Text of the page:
Published: 00:01, 09 June 2015
"Suicides like to go somewhere nice, somewhere that's special to them" says Stewart Baird, search manager at Kent Search and Rescue.
"Or a viewing point, somewhere that's renowned for being nice."
Every second counts in the race to find a vulnerable person, yet too often search planning relies purely on the knowledge of those involved.
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And in a county as big as Kent, where do you start looking? The last place they were seen? A favourite haunt maybe?
This is the stark choice facing members of Kent Search and Rescue (KSAR) and police, and it's a choice that can mean the difference between life and death.
Fortunately, KSAR's experienced search teams rely on more than guesswork.
Through observing and recording the behaviour of missing people, rescuers have noticed patterns in how they act, and where they are found.
Video: KSAR develop new app - Jem Collins reports
"The police typically pursue people, that's what they'll do, so they'll start from where the person was last seen and work from there" says Stewart.
"But autistic children are drawn towards water. So if there's a pond over there, that's one of the first places we'll go to look.
"And if it's a dementia patient, who tend typically to be older, they tend to head downhill.
"So we'll say 'don't start from the top of the hill, start from the bottom and work your way back, and you've got a far better chance of intercepting them'."
Soon this lifesaving knowledge could be at the fingertips of every police officer and search team member in the UK thanks to an app called K-Stat.
"They can check the app, see the missing person is an autistic child, for example, and quickly get to the nearest pond," said Stewart.
"The average 999 response officer will not have that info but the vision for K-Stat is simply to be able to give police or a search manager this app, and they can look at the information and see this type of person has been found here, here and here."
Lowland search and rescue teams from across the UK are recording details of each missing person and sending them to KSAR, and as more data is added, the accuracy improves.
Stewart said: "We were the busiest of every county in the UK so it makes sense for us to start because we've got the scale and the volume
"The bigger the numbers, the more accurate it gets. It's better than being totally random."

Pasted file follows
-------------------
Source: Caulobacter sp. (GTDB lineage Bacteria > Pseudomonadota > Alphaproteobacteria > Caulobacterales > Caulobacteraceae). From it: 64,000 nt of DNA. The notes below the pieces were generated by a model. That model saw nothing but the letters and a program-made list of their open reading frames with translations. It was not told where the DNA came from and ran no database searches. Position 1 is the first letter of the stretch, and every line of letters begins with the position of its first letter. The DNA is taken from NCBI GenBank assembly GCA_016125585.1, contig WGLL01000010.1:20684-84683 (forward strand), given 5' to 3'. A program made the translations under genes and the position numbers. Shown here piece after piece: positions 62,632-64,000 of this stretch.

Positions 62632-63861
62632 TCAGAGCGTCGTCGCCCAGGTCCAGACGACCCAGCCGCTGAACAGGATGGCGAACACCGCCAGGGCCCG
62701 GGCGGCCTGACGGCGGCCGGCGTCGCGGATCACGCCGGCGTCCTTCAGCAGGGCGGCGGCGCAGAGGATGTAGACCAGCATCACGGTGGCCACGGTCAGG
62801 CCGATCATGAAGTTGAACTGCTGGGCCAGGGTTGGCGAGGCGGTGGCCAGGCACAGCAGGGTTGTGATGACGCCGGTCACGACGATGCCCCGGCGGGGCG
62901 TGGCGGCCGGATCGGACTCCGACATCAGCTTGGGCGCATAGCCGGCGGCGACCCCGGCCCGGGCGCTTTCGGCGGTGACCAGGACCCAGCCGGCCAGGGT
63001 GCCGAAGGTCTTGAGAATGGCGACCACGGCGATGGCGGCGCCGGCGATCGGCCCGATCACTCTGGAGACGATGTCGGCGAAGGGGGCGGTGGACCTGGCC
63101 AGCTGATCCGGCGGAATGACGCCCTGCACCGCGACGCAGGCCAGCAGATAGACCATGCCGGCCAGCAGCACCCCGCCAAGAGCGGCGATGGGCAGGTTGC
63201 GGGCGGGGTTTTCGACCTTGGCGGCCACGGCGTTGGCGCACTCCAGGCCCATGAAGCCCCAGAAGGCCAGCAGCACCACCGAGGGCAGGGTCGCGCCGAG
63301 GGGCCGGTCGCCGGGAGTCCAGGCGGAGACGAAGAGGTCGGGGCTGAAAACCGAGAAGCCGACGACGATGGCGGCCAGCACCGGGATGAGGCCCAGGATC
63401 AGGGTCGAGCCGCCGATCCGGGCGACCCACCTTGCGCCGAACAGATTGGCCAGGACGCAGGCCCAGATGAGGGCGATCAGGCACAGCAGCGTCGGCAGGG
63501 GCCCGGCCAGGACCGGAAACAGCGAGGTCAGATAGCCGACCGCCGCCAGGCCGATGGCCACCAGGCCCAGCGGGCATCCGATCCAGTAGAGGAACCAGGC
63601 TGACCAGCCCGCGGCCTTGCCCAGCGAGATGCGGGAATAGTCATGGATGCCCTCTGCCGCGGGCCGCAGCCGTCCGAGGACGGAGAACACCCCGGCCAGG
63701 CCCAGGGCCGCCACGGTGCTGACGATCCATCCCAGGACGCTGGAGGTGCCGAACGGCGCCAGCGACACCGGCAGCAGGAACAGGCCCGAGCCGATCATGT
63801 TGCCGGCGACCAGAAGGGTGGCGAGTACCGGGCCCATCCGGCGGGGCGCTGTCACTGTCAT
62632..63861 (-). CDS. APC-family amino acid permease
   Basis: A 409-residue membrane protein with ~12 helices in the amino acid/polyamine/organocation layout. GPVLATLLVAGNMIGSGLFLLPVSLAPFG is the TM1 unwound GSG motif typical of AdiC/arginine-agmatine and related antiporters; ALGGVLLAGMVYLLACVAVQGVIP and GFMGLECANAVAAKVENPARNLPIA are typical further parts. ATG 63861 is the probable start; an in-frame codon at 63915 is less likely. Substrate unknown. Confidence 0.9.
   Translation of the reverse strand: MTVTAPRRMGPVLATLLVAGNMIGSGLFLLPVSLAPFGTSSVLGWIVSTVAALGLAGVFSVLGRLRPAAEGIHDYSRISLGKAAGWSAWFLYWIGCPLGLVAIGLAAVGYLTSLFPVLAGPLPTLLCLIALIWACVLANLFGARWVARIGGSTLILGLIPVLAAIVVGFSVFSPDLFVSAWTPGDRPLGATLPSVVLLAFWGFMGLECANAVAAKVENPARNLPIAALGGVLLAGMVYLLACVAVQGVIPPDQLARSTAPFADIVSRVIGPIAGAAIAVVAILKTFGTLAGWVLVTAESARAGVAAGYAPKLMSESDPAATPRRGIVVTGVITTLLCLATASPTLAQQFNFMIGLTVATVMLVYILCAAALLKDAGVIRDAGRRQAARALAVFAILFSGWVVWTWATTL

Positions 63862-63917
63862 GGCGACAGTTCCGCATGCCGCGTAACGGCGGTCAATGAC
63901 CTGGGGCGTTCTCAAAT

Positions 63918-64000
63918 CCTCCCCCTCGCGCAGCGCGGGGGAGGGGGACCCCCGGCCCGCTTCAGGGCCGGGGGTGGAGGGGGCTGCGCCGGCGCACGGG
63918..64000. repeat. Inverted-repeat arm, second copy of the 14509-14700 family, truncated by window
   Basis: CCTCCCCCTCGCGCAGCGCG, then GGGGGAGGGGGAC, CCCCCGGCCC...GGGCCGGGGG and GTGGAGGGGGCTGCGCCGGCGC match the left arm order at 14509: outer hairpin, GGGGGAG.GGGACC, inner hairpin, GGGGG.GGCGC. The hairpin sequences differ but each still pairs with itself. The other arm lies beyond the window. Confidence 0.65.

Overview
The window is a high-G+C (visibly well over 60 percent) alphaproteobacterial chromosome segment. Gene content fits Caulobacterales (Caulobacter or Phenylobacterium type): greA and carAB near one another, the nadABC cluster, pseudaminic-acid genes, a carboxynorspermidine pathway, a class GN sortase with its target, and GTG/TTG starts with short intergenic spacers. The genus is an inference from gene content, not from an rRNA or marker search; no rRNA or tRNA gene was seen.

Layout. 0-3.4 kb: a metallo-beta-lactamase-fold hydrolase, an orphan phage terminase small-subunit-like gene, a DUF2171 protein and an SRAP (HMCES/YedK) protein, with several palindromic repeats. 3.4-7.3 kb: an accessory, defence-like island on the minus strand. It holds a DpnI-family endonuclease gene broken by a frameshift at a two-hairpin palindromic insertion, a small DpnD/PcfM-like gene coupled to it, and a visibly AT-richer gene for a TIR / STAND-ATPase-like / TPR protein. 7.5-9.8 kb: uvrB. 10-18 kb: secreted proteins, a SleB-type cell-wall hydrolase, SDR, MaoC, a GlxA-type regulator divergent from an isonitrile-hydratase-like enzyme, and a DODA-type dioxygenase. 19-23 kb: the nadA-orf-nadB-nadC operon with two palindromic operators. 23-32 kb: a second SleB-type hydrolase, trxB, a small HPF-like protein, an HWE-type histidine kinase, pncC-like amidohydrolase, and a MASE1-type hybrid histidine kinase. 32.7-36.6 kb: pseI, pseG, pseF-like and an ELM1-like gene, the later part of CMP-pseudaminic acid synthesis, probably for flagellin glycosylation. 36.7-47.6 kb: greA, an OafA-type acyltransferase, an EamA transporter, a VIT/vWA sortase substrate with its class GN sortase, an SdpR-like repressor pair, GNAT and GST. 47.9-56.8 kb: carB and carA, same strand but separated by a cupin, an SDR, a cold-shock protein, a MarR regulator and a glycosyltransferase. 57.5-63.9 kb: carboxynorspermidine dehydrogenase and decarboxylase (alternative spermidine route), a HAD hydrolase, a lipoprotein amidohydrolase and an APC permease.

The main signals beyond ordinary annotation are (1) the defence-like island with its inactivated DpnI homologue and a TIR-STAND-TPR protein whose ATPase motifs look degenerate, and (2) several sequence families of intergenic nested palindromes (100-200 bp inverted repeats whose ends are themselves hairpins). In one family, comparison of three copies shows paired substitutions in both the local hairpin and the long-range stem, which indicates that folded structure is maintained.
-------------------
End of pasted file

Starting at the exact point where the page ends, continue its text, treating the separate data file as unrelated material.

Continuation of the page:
Although it will take time to build up enough data to make the app truly functional, a huge exercise is currently underway to add statistics from the police's Compac system, which will provide a big boost in accuracy.
The system currently exists only as a desktop version, so the next step will be develop an app that could be downloaded to provide on-the-spot information.
Who are Kent Search and Rescue?
Run entirely by volunteers, KSAR members are called in by police to provide the people, equipment and expertise to find a missing person.
Offering everything from dog teams to kayakers, the roles in the organisation are as diverse as the people who fill them.
By day, Stewart Baird runs a private equity fund in the city, but when KSAR is called out on a search, he is scouring woods and fields with a dog.
He said: "You name it, we've got it. We've got police officers, paramedics, teachers. Senior managers at big firms. Loads of people are retired."
And not everyone is expected to tramp the woods and fields, let alone paddle down a freezing river.
"If someone doesn't like the look of water or dogs, then they can do something else. You have to do something you're comfortable with otherwise there's no point in doing it" - Ed Franklin
"You do what you're comfortable with" says Ed Franklin, who owns a pet transport company.
"If someone doesn't like the look of water or dogs, then they can do something else. You have to do something you're comfortable with otherwise there's no point in doing it."
Stewart talks enthusiastically about how the organisation compliments the emergency services.
"In Kent it's become quite integrated with the police. It's a symbiotic relationship which works well for both of us.
"For example, police search dogs are great, but are you going to unleash and eight stone Alsatian in the woods, looking for a ten year old kid?
"Our dogs are all passive and will go out and find the kid in a flash, with no interaction."
KSAR volunteers are trained in a variety of skills by the police and other emergency services.
"You are giving people a massive skill set," says Stewart.
"Could you be a search manager? Could we teach you statistics and communications and how to coordinate a search?"
Ed said: "You put your toe in the door and think 'oh, this sounds interesting' and before you know it you're deeply involved without realising."
High profile searches see an increase in volunteers for KSAR, with several people who took part in the search for Pat Lamb opting to join.
Stewart said: "There was a massive spike after Pat Lamb. Three years ago we had 30 or 40 people but you get 25% who come out on a callout.
"In three years we've gone from 6 to 10 people on the ground to getting 73 to 130 members out at once. Every time we get a bit of publicity there's a spike in membership."
Despite the rise in members, KSAR is still on the lookout for new recruits, as well as money to keep the organisation going.
The service has an annual operating cost of about £18,000, but for large, expensive necessities such as boats and four wheel drives, it relies on donations.
Currently these often take the form of hand-me-downs from other emergency services, but the KSAR has its eye on a brand-new, reliable vehicle.
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